Plaintiffs further contend that the designation of Callahan as the “producer” is equivalent to a designation by the manager of the plan that Callahan was the agent of the assigned company in all matters thereafter relating to the insurance company, and that the defendant insurer gave its assent thereto when it voluntarily joined the assigned risk plan and thereafter issued the policy. “No company can be compelled to assume a risk. But if it refuses to accept an assigned risk, its right to do business in this state may be terminated.” (Cal. State Auto. etc. Bureau v. Downey (1950) 96 Cal.App.2d 876, 899, 216 P.2d 882, 897 (affd. California Auto. Assn. v. Maloney (1951) 341 U.S. 105, 110-111, 71 S.Ct. 601, 95 L.Ed. 788.) It is quite another thing to say that in administering the assigned risks the insurer must rest upon the discretion of agents which it plays no part in selecting.
It is established that the producer has no authority to bind the assigned insurer by any representation that the insured is covered, before a policy is issued, because there is no principal designated to cover the risk until it is assigned by the manager of the assigned risk plan. (See Interinsurance Exchange v. Garrett (1975) 46 Cal.App.3d 368, 372-373, 120 Cal.Rptr. 216. Cf. Granco Steel, Inc. v. Workmen's Comp. App. Bd. (1968) 68 Cal.2d 191, 198, 65 Cal.Rptr. 287, 436 P.2d 287.)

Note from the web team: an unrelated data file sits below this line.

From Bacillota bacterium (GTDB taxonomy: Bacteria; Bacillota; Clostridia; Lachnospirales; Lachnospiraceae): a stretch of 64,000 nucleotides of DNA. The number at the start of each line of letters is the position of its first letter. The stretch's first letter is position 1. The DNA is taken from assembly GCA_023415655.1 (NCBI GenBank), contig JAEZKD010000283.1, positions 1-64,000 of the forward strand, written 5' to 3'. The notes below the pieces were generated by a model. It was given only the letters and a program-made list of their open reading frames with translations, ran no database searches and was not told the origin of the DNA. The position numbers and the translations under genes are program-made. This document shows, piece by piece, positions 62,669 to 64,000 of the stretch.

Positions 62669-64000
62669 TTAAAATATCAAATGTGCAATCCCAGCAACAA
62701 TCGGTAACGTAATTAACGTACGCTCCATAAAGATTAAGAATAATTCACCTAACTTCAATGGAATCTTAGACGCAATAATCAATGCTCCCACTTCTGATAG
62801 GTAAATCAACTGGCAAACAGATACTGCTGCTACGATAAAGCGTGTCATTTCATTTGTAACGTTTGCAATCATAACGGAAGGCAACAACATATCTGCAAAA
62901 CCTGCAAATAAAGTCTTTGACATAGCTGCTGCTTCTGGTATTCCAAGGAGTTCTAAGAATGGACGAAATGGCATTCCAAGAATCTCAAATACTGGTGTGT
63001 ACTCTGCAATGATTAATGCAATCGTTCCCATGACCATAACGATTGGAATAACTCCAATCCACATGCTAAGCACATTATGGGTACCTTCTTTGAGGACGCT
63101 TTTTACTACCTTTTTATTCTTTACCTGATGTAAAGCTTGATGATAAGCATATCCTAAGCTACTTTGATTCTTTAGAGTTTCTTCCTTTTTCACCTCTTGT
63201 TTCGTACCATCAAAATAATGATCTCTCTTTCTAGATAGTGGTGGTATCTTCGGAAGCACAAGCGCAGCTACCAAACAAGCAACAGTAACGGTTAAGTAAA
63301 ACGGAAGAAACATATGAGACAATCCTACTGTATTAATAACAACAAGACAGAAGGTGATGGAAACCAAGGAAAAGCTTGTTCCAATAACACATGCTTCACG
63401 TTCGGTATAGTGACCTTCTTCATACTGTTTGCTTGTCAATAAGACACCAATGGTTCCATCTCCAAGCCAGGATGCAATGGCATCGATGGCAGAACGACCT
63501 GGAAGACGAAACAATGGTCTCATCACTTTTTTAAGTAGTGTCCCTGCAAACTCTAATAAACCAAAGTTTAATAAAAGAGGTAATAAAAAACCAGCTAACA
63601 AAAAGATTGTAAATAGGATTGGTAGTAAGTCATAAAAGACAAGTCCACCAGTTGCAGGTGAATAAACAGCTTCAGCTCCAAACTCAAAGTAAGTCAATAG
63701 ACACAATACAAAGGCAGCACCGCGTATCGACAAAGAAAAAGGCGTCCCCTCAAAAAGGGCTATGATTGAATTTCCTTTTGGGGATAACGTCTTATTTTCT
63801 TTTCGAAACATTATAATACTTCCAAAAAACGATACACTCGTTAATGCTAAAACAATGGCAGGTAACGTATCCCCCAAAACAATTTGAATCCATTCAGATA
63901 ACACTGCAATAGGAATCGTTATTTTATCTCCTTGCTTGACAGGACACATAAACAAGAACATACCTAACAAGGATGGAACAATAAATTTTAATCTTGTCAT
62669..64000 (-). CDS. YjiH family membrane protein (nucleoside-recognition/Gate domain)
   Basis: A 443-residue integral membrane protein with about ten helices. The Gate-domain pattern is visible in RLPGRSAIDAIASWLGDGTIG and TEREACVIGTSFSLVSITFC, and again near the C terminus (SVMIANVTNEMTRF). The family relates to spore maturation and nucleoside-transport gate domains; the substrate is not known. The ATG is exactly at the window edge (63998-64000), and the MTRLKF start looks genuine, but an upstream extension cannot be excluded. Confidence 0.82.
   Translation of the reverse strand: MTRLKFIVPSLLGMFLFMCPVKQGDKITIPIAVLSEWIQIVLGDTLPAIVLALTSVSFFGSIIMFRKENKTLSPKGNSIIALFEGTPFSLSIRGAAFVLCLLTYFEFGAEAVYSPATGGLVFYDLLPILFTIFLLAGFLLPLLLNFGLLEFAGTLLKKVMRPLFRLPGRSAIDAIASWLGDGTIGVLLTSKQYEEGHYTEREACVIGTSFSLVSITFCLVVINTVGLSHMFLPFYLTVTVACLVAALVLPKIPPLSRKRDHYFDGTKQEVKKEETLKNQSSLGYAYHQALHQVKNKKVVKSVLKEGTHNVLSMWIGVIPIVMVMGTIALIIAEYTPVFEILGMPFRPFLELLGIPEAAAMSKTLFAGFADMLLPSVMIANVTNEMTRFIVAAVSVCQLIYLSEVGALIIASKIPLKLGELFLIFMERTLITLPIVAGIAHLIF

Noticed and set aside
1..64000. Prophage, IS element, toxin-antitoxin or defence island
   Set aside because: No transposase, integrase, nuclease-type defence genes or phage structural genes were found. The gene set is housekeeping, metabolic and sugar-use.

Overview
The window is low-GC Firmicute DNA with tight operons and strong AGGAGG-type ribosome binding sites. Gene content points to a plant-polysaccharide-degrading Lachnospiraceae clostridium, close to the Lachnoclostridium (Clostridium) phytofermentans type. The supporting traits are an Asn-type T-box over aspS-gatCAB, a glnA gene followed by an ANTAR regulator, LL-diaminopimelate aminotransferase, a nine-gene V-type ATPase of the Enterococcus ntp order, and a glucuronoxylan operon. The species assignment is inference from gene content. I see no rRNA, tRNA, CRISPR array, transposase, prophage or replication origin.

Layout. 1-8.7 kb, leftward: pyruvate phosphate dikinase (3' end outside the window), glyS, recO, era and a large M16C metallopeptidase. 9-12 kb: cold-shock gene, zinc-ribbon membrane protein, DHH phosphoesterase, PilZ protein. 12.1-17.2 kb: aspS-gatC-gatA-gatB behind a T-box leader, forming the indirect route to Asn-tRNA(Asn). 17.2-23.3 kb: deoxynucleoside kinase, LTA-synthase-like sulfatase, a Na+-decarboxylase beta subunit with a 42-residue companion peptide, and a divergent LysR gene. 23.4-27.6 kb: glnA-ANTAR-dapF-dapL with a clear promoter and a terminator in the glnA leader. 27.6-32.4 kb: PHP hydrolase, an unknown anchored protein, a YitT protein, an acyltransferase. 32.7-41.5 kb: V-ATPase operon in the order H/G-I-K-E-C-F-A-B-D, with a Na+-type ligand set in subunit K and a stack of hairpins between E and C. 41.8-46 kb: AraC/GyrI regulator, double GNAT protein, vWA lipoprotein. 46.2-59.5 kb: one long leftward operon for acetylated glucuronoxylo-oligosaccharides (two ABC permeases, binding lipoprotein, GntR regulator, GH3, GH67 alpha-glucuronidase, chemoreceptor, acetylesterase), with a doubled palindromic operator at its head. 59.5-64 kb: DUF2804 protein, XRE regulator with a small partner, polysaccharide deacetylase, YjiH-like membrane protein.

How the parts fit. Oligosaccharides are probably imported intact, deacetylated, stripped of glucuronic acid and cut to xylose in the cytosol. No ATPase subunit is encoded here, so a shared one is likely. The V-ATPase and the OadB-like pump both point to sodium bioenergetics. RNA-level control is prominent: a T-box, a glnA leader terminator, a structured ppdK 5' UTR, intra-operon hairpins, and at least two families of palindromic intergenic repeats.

Plaintiffs claim that, even so, since Callahan had knowledge that Robles wanted coverage in Mexico, he was negligent in not examining the policy issued by the assigned insurer, and in seeking reformation of that policy when it was first issued, or at some time before the accident happened, and that the assigned insurer is vicariously liable for that negligence because it issued the policy on an application forwarded by Callahan. Even if we assume that Callahan is in some way the agent of the insurer, in matters relating to the coverage and risk assigned to the insurer, the plaintiffs' syllogism breaks down. The furnishing of liability insurance and attendant uninsured motorist coverage in Mexico was not one of the matters assigned to or assumed by the insurer as principal.